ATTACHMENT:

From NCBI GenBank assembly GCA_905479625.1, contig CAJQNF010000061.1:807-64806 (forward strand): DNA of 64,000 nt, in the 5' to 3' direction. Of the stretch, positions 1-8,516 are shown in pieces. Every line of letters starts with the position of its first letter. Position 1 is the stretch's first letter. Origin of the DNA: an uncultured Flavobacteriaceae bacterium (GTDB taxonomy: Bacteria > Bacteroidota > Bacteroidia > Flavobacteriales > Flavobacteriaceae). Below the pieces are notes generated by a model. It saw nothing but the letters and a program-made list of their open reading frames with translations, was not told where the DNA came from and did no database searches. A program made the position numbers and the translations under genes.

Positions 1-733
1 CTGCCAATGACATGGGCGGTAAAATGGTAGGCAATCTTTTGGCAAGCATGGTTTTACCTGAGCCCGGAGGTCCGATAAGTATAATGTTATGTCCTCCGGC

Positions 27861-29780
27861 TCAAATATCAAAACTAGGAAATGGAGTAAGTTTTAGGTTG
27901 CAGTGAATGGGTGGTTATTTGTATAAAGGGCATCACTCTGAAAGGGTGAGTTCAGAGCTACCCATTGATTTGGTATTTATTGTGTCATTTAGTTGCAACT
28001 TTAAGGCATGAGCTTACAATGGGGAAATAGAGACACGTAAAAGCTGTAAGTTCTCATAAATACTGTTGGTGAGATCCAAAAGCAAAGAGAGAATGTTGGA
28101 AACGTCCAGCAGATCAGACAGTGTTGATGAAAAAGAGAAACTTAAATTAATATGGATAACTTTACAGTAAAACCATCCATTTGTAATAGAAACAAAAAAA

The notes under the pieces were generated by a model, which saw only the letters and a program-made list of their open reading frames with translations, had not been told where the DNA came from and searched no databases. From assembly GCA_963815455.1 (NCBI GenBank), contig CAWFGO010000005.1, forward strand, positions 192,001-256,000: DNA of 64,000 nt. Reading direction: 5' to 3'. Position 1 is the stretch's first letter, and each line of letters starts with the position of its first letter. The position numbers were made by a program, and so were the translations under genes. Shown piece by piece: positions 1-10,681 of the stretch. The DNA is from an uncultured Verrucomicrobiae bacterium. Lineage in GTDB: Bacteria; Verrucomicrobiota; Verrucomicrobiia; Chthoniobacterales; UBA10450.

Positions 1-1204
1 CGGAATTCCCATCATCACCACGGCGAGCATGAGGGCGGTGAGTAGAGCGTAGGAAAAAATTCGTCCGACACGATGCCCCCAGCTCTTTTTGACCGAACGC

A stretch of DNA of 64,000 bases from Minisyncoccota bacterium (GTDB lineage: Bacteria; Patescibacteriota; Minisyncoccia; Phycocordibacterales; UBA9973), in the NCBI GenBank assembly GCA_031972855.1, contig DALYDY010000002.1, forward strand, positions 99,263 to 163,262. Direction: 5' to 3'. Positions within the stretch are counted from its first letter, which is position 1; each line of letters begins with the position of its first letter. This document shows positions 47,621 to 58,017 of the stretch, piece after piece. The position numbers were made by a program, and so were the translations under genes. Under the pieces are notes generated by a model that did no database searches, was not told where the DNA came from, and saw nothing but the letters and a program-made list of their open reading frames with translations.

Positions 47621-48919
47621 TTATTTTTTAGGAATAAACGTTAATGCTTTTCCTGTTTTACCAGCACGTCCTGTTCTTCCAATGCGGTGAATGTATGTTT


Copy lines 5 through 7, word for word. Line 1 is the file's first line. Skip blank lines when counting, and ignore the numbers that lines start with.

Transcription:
27861 TCAAATATCAAAACTAGGAAATGGAGTAAGTTTTAGGTTG
27901 CAGTGAATGGGTGGTTATTTGTATAAAGGGCATCACTCTGAAAGGGTGAGTTCAGAGCTACCCATTGATTTGGTATTTATTGTGTCATTTAGTTGCAACT
28001 TTAAGGCATGAGCTTACAATGGGGAAATAGAGACACGTAAAAGCTGTAAGTTCTCATAAATACTGTTGGTGAGATCCAAAAGCAAAGAGAGAATGTTGGA